The Generosity and Health Connection

There are myriad reasons to give generously any time of the year, but it is brought into focus as the holidays approach. You don’t need a doctor to tell you giving feels good. Anyone who has given time, money, or other resources knows this from experience. 

It’s probably easy to see why this can lead to several mental health benefits for you, including increased happiness and enhanced self-esteem. But, what you might not realize is that the positive effects of giving can extend beyond your mental health and enhance your physical health, too. Over the past two decades, multiple scientific studies show that the simple act of giving boosts both your physical and mental well-being

Greater Self-esteem and Satisfaction with Life.

Much of the research into giving and volunteering consistently finds that these activities can lead to greater self-esteem, life satisfaction, and sense of purpose. As we become older and have more experiences throughout life, we are more likely to seek out purposeful volunteer roles in our communities.

Lower Risk of Depression 

The positive feelings released when we give decrease the risk of depression and depressive symptoms such as sadness or lack of energy. One study of older adults found that those who helped their loved ones experienced greater feelings of personal control over their lives. This feeling, in turn, decreased the likelihood that they would experience depressive symptoms. Another study, on people coping with grief after the loss of a spouse, found that those who provided assistance to others recovered more quickly from depressive symptoms caused by their grief.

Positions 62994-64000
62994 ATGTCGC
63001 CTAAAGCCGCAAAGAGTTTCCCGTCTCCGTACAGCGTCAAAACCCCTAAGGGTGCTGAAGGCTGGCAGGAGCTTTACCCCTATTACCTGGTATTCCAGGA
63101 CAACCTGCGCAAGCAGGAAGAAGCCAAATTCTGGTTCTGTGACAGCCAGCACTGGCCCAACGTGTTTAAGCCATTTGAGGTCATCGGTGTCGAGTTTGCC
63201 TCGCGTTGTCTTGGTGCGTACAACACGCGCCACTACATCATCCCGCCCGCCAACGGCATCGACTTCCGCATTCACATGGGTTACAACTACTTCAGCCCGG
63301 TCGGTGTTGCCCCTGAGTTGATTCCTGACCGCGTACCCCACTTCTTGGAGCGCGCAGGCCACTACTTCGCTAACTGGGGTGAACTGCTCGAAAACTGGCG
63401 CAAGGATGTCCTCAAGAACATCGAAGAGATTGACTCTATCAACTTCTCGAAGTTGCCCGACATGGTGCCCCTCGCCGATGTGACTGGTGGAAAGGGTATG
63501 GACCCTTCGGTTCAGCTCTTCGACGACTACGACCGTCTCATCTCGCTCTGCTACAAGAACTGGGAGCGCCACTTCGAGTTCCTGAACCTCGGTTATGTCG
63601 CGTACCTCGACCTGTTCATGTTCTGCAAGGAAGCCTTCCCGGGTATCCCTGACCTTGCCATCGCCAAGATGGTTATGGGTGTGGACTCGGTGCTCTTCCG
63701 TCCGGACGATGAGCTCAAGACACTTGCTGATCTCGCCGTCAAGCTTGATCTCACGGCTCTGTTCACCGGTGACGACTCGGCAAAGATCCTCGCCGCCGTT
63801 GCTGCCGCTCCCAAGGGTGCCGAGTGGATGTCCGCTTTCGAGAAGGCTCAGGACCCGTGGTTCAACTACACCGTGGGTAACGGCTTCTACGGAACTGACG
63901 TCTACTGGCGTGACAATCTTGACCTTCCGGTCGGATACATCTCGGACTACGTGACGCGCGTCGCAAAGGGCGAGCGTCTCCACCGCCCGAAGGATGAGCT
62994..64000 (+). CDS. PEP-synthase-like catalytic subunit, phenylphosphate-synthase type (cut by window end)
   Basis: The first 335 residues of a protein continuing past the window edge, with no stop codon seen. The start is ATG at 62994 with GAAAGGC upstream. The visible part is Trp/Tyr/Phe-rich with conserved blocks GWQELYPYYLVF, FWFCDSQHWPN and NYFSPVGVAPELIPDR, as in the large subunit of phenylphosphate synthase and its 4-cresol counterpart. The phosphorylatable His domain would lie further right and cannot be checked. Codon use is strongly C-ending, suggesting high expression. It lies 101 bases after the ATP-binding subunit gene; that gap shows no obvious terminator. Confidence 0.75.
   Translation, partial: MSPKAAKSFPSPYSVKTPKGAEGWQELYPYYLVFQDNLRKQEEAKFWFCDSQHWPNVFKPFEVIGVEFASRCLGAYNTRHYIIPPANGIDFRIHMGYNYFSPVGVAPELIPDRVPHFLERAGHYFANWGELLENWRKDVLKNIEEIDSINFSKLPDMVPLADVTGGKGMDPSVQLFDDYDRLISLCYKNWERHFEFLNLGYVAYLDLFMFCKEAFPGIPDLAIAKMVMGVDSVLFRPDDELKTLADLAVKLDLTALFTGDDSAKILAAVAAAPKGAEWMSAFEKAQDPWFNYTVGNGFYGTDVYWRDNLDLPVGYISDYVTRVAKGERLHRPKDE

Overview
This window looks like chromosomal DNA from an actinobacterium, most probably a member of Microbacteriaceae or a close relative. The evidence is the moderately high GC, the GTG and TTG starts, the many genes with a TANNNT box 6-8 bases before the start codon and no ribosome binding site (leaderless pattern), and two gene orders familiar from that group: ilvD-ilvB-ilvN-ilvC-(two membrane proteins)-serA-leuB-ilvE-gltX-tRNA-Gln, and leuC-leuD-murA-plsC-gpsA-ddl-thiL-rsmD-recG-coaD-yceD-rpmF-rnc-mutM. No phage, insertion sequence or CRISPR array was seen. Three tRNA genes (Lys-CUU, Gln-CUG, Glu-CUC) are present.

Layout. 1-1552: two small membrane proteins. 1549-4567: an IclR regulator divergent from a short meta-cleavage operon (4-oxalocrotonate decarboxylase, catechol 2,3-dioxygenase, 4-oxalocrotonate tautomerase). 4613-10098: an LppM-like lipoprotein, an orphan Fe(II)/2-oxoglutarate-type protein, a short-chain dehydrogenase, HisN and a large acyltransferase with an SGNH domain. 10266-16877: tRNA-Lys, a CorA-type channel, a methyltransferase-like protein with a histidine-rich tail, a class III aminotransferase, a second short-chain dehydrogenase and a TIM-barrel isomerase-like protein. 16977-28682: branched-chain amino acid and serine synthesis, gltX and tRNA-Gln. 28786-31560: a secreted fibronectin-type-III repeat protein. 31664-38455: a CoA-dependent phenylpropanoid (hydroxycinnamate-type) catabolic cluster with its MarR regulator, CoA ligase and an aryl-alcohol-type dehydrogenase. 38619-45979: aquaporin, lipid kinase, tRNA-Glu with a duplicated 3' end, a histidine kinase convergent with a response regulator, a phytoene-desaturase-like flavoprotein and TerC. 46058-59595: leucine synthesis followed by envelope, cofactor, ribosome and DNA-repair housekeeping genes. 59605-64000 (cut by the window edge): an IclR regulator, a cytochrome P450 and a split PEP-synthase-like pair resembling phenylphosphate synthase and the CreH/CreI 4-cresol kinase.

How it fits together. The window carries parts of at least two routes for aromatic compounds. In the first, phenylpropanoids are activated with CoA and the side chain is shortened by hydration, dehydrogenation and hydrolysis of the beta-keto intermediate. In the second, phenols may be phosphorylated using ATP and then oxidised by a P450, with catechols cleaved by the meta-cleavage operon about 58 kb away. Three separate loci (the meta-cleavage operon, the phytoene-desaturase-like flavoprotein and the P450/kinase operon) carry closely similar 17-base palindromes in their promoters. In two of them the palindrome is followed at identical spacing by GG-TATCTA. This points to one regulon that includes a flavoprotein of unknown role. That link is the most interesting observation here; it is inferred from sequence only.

Better Physical Health

Depression and lack of self-esteem have both been linked with heart disease and other health conditions. This link may partially explain why giving can lead to both better mental health and better physical health. Research on middle-aged and older adults has found that those with a consistent volunteering schedule have less belly fat, better cholesterol levels, and lower blood sugar, compared with non-volunteers. 

A Longer Life

A recent study in which adults with heart disease who had spent up to 200 hours helping others in the previous year were less likely to have a heart attack or die in the following two years. Other researchers have found that volunteering one to two hours a week maximizes your heart health benefits.

There is a link between having a sense of purpose and lower mortality among older adults. Giving provides many people of all ages with a deep sense of meaning. Working toward a goal and feeling like you are making a contribution to society increases the feeling of purpose in life, which contributes to your psychological, mental and physical health. 

Think of this next time when you are feeling stuck, it might be your sign to give to those closest to you or in your community. 




 

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